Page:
Confocal laser scanning microscopy (CLSM) is being used in the micropalaeontology unit to create incredible images of our most important specimens.
CLSM overcomes some of the main limitations and disadvantages of conventional light microscopy and electron microscopy for imaging palynological specimens.
Although conventional light microscopy is the tool most widely used in the investigation of palynomorphs, it has limitations:
In comparison, electron microscopy offers an enormous information gain and also avoids the depth of field problem. But it demands delicate, time-consuming preparation techniques, and the study of conventional strew mounts is not possible.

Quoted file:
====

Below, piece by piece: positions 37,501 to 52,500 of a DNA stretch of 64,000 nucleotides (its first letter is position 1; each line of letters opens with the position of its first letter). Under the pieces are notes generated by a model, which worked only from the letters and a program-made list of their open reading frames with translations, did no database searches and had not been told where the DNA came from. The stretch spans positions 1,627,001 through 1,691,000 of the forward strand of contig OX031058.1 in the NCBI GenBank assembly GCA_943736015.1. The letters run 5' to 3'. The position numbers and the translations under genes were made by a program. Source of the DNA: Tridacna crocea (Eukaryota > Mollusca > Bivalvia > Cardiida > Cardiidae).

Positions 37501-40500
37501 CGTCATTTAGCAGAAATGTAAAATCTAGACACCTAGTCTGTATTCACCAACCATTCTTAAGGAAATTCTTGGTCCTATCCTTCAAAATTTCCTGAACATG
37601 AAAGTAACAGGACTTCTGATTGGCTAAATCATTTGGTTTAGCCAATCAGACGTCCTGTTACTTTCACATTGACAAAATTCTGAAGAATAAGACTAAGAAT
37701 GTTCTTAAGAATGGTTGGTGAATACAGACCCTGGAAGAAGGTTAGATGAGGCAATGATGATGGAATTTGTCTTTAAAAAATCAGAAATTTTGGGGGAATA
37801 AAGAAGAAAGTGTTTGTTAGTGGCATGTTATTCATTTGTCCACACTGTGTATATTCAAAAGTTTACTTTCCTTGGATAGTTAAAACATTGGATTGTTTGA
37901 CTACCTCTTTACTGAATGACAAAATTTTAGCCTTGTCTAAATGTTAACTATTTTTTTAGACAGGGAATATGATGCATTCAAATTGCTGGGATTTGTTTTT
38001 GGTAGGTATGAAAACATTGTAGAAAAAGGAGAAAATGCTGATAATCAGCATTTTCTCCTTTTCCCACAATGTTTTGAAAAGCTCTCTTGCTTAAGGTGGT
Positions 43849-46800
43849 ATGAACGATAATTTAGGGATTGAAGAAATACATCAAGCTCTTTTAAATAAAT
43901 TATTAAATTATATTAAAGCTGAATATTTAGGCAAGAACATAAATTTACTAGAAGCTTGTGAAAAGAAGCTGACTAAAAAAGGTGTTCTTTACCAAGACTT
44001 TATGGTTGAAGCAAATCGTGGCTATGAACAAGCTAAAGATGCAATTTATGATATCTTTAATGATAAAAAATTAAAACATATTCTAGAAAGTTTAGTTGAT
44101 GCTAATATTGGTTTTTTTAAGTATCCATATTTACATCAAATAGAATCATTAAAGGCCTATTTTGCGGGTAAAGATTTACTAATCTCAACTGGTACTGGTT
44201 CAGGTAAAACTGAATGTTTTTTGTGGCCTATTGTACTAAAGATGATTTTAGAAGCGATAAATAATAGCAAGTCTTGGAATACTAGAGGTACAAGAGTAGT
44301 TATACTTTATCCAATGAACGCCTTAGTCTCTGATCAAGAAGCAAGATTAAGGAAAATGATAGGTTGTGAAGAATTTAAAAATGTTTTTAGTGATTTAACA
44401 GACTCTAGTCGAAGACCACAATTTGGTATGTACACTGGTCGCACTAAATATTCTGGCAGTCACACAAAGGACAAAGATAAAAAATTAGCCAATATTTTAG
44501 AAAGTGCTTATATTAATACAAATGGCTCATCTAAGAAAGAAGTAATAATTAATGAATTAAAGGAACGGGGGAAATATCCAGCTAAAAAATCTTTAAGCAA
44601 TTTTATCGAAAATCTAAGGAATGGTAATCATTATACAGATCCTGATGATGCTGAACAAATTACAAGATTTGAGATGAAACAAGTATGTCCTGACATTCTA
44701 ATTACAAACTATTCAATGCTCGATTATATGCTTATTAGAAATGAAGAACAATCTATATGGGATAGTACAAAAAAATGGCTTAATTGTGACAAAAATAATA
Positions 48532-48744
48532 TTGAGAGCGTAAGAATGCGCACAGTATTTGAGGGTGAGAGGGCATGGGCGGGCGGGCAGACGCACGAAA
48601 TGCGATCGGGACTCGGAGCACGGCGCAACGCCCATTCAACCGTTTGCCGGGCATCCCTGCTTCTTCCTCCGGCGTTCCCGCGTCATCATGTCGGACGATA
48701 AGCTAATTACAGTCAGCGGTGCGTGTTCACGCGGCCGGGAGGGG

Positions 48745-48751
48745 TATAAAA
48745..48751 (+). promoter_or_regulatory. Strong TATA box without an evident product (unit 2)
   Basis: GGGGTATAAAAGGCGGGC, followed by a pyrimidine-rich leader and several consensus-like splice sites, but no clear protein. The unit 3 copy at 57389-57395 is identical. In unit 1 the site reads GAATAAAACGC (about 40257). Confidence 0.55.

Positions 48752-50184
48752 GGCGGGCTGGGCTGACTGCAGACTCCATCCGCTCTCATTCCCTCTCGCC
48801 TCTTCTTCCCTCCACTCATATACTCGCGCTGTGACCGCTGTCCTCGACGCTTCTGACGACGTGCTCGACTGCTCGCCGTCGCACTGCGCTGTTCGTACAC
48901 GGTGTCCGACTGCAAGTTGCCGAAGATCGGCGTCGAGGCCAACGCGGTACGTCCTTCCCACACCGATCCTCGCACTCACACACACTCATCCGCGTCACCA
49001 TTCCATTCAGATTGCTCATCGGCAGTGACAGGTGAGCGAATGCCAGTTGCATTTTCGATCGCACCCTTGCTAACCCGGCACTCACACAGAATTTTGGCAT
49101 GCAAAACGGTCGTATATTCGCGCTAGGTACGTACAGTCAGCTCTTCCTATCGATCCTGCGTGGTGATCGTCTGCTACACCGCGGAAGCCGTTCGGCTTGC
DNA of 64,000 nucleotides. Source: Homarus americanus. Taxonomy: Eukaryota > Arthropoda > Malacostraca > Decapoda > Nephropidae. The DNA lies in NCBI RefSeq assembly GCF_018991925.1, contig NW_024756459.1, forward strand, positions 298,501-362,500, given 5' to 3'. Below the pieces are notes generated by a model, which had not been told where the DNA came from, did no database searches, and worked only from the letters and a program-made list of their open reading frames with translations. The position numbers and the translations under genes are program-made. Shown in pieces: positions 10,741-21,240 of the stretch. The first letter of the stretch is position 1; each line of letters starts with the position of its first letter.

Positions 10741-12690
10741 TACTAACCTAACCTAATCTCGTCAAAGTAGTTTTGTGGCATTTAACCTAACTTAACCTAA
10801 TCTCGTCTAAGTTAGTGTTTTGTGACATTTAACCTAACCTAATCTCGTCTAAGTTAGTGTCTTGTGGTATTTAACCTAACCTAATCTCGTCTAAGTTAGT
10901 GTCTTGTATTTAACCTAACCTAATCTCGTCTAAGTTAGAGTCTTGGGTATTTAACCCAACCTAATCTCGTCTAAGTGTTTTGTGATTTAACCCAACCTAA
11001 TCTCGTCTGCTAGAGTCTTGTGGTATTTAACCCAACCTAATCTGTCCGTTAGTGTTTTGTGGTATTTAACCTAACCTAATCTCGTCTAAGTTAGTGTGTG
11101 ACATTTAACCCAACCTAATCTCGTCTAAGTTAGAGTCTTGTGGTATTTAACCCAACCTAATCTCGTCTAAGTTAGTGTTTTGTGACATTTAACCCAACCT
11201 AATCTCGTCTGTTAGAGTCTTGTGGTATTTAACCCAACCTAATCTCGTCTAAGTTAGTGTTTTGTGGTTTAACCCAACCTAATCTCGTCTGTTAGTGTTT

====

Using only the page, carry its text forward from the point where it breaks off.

The application of CLSM to fossil dinoflagellate cysts offers an exciting alternative to both and has been used successfully (Feist-Burkhardt and Pross, 1999).
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Feist-Burkhardt S and Pross J (1999) Morphological analysis and description of Middle Jurassic dinoflagellate cyst marker species using confocal laser scanning microscopy, digital optical microscopy and conventional light microscopy. Bulletin du Centre de Recherches Elf Exploration Production,  22(1): 103-145.